Britain's Theresa May says Queen Elizabeth invited Trump for state visit
Britain's Queen Elizabeth has invited US President Donald Trump for a state visit later this year and he has accepted, British Prime Minister Theresa May said on Friday (Saturday NZT).
May was speaking at a news conference in Washington during the first visit to the White House by a foreign leader since Trump's inauguration a week ago.
"I have today been able to convey Her Majesty the Queen's hope that President Trump and the First Lady would pay a state visit to the United Kingdom later this year," May said during the pair's joint press conference.
"I'm delighted that the president has accepted that invitation."
BRITAIN EASIER TO DEAL WITH THAT EU
Trump says his experience as a businessman dealing with Europe was "very, very tough," and "a very bad experience," while dealing with Britain was far smoother.
He says that's why he thinks Britain's exit from the European Union will be "a fantastic thing for the United Kingdom."
Trump says he expects to get along well with May because they both enjoy being around other people. He quipped: "I'm not as brash as you might think."
May says they share a political approach of putting "the interests of ordinary people right up there center-stage."
MAY TAKES TOUGHER STANCE ON RUSSIA
Trump was asked at a joint news conference after his White House meeting with May how close the US is to lifting sanctions on Russia over its incursion into Ukraine.
Trump said it is "very early to be talking about that".
He said the US looks to have a great relationship with all countries, including Russia.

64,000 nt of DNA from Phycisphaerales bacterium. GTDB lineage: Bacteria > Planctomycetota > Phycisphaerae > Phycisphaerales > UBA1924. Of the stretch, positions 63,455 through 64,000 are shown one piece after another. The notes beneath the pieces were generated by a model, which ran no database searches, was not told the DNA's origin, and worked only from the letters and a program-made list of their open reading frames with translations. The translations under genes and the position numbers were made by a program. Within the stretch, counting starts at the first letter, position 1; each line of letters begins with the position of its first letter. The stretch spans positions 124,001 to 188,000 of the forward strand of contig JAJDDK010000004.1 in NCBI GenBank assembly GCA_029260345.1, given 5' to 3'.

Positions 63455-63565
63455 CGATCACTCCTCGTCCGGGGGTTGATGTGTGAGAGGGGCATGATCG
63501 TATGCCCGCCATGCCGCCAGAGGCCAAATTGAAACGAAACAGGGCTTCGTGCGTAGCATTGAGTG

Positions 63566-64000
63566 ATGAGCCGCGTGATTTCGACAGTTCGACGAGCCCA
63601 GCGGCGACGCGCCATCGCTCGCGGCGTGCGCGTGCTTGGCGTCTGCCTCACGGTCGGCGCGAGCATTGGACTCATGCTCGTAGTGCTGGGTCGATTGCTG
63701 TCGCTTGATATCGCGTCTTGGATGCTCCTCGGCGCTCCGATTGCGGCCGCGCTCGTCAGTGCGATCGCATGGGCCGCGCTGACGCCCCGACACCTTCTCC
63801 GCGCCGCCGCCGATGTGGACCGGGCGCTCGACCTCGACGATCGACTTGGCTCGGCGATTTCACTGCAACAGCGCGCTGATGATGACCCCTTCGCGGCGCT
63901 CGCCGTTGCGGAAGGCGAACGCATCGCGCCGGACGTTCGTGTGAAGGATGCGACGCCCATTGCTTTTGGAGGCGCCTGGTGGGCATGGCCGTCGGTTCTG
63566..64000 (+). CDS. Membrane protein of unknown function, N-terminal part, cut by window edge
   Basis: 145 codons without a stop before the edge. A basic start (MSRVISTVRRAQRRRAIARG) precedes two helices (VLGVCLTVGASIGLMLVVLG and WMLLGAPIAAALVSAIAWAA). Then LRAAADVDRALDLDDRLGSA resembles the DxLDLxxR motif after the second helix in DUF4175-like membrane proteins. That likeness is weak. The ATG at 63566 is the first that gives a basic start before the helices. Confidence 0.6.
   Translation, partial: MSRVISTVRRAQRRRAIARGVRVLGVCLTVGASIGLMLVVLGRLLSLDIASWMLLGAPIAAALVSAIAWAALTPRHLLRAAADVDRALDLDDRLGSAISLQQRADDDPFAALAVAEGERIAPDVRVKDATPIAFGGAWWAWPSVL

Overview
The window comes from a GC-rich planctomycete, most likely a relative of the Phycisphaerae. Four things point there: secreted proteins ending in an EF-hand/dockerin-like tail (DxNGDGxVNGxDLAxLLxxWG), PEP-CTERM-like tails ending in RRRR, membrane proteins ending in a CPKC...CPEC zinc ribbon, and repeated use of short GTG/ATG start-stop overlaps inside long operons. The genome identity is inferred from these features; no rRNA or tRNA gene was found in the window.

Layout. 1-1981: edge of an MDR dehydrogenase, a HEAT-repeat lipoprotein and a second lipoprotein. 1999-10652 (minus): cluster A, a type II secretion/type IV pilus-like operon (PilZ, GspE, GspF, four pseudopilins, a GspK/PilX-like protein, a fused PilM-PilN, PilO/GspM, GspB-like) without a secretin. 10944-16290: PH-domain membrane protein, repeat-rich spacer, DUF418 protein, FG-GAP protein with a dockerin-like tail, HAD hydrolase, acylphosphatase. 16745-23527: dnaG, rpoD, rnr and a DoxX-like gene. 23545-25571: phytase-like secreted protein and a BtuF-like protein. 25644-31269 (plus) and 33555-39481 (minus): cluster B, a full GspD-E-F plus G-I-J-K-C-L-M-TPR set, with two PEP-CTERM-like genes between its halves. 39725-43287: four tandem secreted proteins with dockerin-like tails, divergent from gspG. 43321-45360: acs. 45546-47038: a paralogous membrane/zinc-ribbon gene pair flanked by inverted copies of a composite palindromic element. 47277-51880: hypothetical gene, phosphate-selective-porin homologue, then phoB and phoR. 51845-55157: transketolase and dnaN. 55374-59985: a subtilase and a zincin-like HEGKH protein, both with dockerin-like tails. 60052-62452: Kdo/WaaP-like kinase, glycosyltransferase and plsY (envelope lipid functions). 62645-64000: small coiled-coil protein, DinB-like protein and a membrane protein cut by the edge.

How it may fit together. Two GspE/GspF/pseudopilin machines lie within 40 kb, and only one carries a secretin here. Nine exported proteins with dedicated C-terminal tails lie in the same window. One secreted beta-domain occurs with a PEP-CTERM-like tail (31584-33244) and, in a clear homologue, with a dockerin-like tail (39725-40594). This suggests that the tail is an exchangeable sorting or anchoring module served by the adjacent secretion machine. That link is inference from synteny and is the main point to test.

May said Britain wants to see sanctions remain until a 2015 cease-fire agreement for Ukraine is fully implemented.
The British prime minister said Trump reaffirmed both countries' "unshakeable commitment" to the NATO military alliance.
Trump rattled European allies by suggesting NATO is "obsolete" and that the United States might not come to the aid of countries that don't meet targets for their own defence spending.
May's comments after their meeting are meant to put that concern to rest.
She said the two also agreed it is important for member countries to "invest properly to face our shared challenges together".
Trump is pledging support for what he calls a "most special relationship" between the US and Britain.
He said, "The special relationship between our two countries has been one of the great forces in history" for justice and peace.
He said the US "respects the sovereignty of the British people and their right of self-determination" and said both counties understand "that governments must be responsive to everyday working people".
Earlier Trump showed off a bust of Winston Churchill that decorates the Oval Office, saying "it's a great honour" to have the bust back in the Oval Office.
President Barack Obama was criticised for removing the bust of the beloved British prime minister.
- REUTERS AND AP